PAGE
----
Researchers alter mosquito genome with goal of controlling disease

Guru Ghosh

Guru Ghosh named OutreachandInternationalAffairsvice president Guru Ghosh, the university’s associate vice president for international affairs since 2011, has been appointed vice president of Outreach and International Affairs. Ghosh

Virginia Tech Magazine summer 2013

around the drillfield

Performance hall named within the new Center for the Arts The performance hall within the Center for the Arts, opening this fall, has been named in honor of longtime donors Nicholas and Fay Street, of Bristol, Va., and William C. “Jack” and Sandra Davis, of Blacksburg. The Street and Davis Per formance Hall encompasses approximately 84,000 square feet of the $97 million center. “This entire project is really a collaborative effort,” said Ruth Waalkes, the university’s associate provost for the arts and the center’s executive director. “There is funding from the university and funding from the state, but the private funding that is going into this building is significant, and these gifts from the Streets and Davises have been particularly meaningful for us.”

By way of his research on tax evasion, Nikolaos Artavanis (Ph.D. finance ’13), of Athens, Greece, has captured national and international attention and made an impact on policy. Artavanis co-authored a recent study on tax evasion in Greece that is currently among the top 10 papers on tax law in the Social Science Research Network, considered the world’s premier open-access repository of scholarly research. The study, which found that professionals were the biggest tax dodgers, received extensive coverage by the media in the U.S. and abroad.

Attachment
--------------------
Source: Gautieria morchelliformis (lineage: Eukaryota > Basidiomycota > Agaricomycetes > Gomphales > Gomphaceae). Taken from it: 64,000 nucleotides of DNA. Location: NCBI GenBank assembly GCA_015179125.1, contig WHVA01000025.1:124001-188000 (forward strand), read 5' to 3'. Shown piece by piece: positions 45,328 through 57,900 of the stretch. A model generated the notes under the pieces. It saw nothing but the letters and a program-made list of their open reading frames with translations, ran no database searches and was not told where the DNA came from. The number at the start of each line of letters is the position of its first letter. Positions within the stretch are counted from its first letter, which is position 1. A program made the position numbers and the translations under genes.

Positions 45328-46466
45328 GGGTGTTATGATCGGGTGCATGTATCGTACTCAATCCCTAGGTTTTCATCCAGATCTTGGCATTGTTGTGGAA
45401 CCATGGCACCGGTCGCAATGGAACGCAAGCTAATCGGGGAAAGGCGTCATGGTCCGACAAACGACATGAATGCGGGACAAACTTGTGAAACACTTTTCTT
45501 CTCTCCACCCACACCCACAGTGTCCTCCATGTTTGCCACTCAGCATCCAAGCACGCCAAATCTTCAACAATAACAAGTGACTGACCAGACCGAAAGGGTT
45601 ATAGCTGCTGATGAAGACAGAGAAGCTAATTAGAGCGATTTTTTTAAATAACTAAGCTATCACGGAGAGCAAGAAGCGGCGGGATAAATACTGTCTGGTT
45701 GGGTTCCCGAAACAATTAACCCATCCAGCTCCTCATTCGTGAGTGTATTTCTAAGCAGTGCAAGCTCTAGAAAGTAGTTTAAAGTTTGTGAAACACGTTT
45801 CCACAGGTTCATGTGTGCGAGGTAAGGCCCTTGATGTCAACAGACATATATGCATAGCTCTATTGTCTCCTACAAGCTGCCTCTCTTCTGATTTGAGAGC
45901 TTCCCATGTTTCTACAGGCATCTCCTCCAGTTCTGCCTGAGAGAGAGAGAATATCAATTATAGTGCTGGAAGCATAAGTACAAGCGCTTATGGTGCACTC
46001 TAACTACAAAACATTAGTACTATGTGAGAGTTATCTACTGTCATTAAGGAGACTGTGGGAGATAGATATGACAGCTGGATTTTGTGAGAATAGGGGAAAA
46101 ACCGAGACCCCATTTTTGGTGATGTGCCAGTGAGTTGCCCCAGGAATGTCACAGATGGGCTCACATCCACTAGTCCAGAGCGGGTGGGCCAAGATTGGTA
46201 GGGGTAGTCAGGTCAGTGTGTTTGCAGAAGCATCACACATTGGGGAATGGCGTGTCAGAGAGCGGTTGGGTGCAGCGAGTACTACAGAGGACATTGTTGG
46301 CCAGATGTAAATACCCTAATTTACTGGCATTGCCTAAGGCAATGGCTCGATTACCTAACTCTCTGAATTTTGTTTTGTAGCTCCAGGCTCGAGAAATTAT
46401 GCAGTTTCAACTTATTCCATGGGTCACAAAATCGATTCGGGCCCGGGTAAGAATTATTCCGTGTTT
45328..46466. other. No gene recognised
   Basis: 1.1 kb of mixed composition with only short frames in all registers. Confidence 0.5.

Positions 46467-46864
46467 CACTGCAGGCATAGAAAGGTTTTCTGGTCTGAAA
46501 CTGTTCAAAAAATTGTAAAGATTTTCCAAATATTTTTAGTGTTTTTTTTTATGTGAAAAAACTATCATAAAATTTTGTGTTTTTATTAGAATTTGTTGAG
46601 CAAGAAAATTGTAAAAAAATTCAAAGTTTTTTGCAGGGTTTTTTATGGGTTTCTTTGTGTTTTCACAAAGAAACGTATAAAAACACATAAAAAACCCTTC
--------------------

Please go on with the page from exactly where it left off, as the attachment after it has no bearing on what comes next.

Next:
Undergraduate Man and Woman of the Year named Darya “Dasha” Nesterova and Nicholas Onapa were named Virginia Tech’s 2013 Undergraduate Woman and Man of the Year, respectively. The annual honors are the most prestigious non-academic undergraduate honors at Virginia Tech and are awarded to those students who have exceptional and balanced achievement in academics, leadership, and service. Nesterova is a senior majoring in biological sciences in the College of Science, with minors in psychology and medicine and society. Onopa is a senior majoring in public and urban affairs in the College of Architecture and Urban Studies, with


has nearly 20 years of experience in higher education administration and has held service positions on boards for organizations supporting international education initiatives. At Virginia Tech, he has worked to establish the university’s campus in India, to expose more faculty members to international research and engagement work, and to expand student experiences in places where Virginia Tech has an international presence.

Doctoral student researches tax evasion in Greece

Relay for Life raises $573,000-plus for research This year’s Relay for LIfe, held April 19-20, had raised $573,000 by midJune for the fight against cancer, with the total expected to rise before the campaign ends on Aug. 31. The April event drew 543 teams and 6,035 participants as the capstone of a year-long effort to contribute to the American Cancer Society.

minors in international studies and business leadership.